Asking Questions, Questioning Answers

In the seeking of knowledge,
From cradle to college,
No matter the issue or task
It’s a pretty good bet
That the answers you get
Will depend on the questions you ask

The answer, my friends
Very often depends
On what question was asked, and of whom?
In the world that we face
It’s not often the case
There’s an expert right there in the room

It’s a process. We ought
To use skeptical thought
But the thing is—unless we’re omniscient,
You are different from me
So we might disagree
On what evidence we find sufficient

One man may be liable
To look to the bible
Another may look to his heart
If they honestly question,
Then here’s my suggestion:
That’s all we can ask, for a start.

I hesitate to weigh in too much on the skepticism/atheism kerfuffle, mainly because I suspect that much of the kerfufflage is the result of overreaction on both sides. A specific complaint is seen as a general one, colorful language is used, et voila! Molehills, mountains, teapots, tempests.

So, although I could be wrong, I don’t think this is a big deal. Of course skepticism and atheism are not the same thing; that’s trivially true and easily demonstrated. It’s not a major issue. One can easily be a skeptical Christian. I was, and it led to my atheism. My sister was, and remains a Christian (in my opinion, she asked the wrong people, and was shown bad evidence, but that’s a very easy thing to have happen where she lives; she has also been able to avoid science classes in her education, and may be ill-prepared to evaluate the evidence she gathers).

The real reason for writing this post, though, is to share this video. This man was a skeptic while he was a Christian, and does a great job describing the sorts of questions he asked, the answers he got, the puzzles he puzzled… His experience was different from mine (for one thing, he left Christianity younger than I did), but it had a familiar feel to it for me, and he is (unlike me) a comfortable speaker just telling his story, without notes, to a rolling camera.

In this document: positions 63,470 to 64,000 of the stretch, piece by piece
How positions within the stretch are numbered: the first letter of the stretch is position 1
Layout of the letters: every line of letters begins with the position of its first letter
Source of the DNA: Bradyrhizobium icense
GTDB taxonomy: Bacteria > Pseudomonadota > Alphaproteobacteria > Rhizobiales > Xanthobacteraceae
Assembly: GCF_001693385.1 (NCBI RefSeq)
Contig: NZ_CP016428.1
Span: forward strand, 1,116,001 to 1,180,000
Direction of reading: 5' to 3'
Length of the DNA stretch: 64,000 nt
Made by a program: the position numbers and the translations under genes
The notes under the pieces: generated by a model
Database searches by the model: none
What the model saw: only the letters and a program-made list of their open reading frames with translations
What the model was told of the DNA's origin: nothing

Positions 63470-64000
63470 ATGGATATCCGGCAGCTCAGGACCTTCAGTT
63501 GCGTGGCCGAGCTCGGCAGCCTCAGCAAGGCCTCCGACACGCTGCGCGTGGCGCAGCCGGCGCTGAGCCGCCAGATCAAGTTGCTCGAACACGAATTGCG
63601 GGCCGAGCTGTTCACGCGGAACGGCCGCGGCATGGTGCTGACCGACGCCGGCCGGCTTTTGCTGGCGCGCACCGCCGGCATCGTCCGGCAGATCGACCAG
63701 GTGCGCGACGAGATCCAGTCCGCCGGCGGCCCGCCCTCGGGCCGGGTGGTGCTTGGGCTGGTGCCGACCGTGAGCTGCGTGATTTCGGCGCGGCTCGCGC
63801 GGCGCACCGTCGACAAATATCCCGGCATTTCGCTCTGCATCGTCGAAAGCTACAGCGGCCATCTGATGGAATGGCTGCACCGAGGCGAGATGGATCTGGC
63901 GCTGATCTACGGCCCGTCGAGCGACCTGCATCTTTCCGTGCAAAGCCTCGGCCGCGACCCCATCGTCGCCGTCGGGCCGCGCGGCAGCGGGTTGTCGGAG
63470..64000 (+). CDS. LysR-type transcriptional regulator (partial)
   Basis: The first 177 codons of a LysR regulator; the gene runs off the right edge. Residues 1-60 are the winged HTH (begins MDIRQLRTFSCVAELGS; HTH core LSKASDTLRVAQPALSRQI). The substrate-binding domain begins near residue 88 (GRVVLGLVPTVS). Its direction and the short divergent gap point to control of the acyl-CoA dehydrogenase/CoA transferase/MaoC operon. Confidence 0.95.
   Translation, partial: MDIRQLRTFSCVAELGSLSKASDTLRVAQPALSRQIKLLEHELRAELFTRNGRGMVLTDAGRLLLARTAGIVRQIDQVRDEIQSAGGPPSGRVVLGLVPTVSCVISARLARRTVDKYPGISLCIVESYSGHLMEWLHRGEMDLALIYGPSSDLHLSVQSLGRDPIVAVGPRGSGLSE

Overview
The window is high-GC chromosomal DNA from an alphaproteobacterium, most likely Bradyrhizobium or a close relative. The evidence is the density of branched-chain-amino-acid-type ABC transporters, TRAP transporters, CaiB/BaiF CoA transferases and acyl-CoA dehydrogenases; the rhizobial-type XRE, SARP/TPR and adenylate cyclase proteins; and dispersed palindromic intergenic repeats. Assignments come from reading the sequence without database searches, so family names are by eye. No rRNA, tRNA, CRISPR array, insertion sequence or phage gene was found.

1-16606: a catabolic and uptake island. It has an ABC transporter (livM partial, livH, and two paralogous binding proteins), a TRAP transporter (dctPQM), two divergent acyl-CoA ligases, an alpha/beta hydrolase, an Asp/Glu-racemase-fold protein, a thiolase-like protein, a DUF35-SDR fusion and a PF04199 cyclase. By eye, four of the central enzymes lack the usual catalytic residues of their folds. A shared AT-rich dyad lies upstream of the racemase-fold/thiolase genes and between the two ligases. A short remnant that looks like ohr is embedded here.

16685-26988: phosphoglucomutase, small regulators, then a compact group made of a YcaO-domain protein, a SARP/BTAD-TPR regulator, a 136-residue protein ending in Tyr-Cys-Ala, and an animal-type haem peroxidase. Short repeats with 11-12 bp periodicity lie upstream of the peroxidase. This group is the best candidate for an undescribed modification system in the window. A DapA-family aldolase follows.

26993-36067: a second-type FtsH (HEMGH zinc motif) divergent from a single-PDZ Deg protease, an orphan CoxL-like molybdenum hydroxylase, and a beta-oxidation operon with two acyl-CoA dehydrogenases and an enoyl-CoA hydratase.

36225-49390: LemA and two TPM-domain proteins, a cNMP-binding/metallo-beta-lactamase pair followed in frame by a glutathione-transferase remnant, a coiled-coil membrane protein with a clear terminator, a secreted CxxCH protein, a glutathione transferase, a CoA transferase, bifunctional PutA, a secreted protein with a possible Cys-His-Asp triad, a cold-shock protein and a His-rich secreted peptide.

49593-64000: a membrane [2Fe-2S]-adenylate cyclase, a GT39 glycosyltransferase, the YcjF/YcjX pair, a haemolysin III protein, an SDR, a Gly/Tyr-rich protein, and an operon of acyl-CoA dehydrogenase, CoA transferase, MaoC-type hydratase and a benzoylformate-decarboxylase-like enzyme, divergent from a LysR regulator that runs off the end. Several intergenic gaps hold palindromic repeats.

And as of this writing, it only has 190 views. It deserves more.


  1. Joan says

    This is absolutely fantastic. Clear logic, just lazering through the myths. Wish there were a text version. It’s a journey a lot of us have taken, but though I argued with my very fundamentalist Sunday school teacher at age 11. “But what about the people in Africa who have never heard of Christianity?” I got shrugged off.

    I evidently didn’t pick up on the warning signals as early as the narrator. Or else I figured a whale had his own internal oxygen system. We were not given those biblical passages condoning slavery or my thoughts would have been freed a lot sooner. I eventually got it, embarrassing late in life.

    Concerning the problem of Hell decreed by a ‘loving’ God. One of my favorite parts of “Poisonwood Bible”, by Kingsolver deals with the same conundrum explained so lovingly by johnsharhynes’s Saudi Arabian baby example. “Would he (God) really condemn some children to eternal suffering just for the accident of a heathen birth, and reward others for a privilege they did nothing to earn?” Nope. We make children suffer. We made up a God who condones suffering. Let’s unmake him.

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